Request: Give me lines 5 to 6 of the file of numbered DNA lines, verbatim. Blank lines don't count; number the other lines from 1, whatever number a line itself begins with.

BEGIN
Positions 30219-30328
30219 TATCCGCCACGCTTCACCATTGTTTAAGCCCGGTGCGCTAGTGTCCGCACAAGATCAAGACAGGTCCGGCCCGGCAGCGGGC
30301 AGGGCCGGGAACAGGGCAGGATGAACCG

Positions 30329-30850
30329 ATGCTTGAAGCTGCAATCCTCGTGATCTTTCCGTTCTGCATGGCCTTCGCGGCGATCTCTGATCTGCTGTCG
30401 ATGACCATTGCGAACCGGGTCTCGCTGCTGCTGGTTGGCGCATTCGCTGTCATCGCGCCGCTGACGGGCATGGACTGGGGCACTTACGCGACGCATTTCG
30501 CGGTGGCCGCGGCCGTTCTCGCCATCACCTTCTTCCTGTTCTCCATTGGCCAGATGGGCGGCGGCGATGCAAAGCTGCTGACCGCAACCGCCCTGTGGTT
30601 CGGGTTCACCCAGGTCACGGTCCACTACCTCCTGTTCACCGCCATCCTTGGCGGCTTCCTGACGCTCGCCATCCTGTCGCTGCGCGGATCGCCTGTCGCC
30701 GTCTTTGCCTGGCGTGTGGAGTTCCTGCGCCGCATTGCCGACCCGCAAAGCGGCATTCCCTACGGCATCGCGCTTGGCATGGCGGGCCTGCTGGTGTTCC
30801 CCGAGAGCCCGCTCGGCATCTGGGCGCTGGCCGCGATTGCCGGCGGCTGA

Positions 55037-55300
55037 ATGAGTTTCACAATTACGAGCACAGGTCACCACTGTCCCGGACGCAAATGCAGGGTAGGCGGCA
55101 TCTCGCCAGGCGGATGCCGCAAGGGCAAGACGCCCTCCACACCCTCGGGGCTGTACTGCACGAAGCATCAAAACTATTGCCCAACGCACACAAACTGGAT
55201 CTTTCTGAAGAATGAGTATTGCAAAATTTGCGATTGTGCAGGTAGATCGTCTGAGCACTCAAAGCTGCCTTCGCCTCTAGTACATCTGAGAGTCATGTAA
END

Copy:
30329 ATGCTTGAAGCTGCAATCCTCGTGATCTTTCCGTTCTGCATGGCCTTCGCGGCGATCTCTGATCTGCTGTCG
30401 ATGACCATTGCGAACCGGGTCTCGCTGCTGCTGGTTGGCGCATTCGCTGTCATCGCGCCGCTGACGGGCATGGACTGGGGCACTTACGCGACGCATTTCG